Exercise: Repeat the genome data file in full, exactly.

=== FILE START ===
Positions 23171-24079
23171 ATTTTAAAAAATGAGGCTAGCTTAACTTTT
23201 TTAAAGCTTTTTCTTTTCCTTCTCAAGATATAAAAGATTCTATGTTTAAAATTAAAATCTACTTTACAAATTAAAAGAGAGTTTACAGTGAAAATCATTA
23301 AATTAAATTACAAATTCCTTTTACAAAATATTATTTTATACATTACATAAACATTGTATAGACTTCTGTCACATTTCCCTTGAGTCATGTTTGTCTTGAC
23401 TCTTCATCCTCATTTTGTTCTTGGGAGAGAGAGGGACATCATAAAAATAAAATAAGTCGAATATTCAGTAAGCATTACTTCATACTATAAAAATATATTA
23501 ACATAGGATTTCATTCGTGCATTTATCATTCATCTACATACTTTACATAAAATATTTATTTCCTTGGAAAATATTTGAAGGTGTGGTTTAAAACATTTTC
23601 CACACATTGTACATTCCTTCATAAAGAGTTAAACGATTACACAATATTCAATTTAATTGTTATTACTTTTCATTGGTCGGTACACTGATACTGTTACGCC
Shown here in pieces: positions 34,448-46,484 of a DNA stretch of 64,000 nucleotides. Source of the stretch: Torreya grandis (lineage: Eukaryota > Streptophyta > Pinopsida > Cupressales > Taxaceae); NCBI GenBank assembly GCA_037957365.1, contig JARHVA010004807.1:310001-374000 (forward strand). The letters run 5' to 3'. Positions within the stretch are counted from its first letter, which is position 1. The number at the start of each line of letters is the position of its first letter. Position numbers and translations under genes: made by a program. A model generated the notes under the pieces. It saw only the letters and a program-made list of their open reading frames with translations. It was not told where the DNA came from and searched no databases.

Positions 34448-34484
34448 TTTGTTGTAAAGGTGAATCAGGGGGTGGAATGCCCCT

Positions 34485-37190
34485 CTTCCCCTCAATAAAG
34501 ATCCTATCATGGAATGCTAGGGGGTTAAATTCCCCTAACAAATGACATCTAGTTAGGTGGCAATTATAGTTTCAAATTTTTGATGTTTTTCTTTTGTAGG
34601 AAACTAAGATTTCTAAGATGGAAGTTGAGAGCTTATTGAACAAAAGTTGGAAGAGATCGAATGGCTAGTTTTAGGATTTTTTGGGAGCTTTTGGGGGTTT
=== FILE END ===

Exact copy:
Positions 23171-24079
23171 ATTTTAAAAAATGAGGCTAGCTTAACTTTT
23201 TTAAAGCTTTTTCTTTTCCTTCTCAAGATATAAAAGATTCTATGTTTAAAATTAAAATCTACTTTACAAATTAAAAGAGAGTTTACAGTGAAAATCATTA
23301 AATTAAATTACAAATTCCTTTTACAAAATATTATTTTATACATTACATAAACATTGTATAGACTTCTGTCACATTTCCCTTGAGTCATGTTTGTCTTGAC
23401 TCTTCATCCTCATTTTGTTCTTGGGAGAGAGAGGGACATCATAAAAATAAAATAAGTCGAATATTCAGTAAGCATTACTTCATACTATAAAAATATATTA
23501 ACATAGGATTTCATTCGTGCATTTATCATTCATCTACATACTTTACATAAAATATTTATTTCCTTGGAAAATATTTGAAGGTGTGGTTTAAAACATTTTC
23601 CACACATTGTACATTCCTTCATAAAGAGTTAAACGATTACACAATATTCAATTTAATTGTTATTACTTTTCATTGGTCGGTACACTGATACTGTTACGCC
Shown here in pieces: positions 34,448-46,484 of a DNA stretch of 64,000 nucleotides. Source of the stretch: Torreya grandis (lineage: Eukaryota > Streptophyta > Pinopsida > Cupressales > Taxaceae); NCBI GenBank assembly GCA_037957365.1, contig JARHVA010004807.1:310001-374000 (forward strand). The letters run 5' to 3'. Positions within the stretch are counted from its first letter, which is position 1. The number at the start of each line of letters is the position of its first letter. Position numbers and translations under genes: made by a program. A model generated the notes under the pieces. It saw only the letters and a program-made list of their open reading frames with translations. It was not told where the DNA came from and searched no databases.

Positions 34448-34484
34448 TTTGTTGTAAAGGTGAATCAGGGGGTGGAATGCCCCT

Positions 34485-37190
34485 CTTCCCCTCAATAAAG
34501 ATCCTATCATGGAATGCTAGGGGGTTAAATTCCCCTAACAAATGACATCTAGTTAGGTGGCAATTATAGTTTCAAATTTTTGATGTTTTTCTTTTGTAGG
34601 AAACTAAGATTTCTAAGATGGAAGTTGAGAGCTTATTGAACAAAAGTTGGAAGAGATCGAATGGCTAGTTTTAGGATTTTTTGGGAGCTTTTGGGGGTTT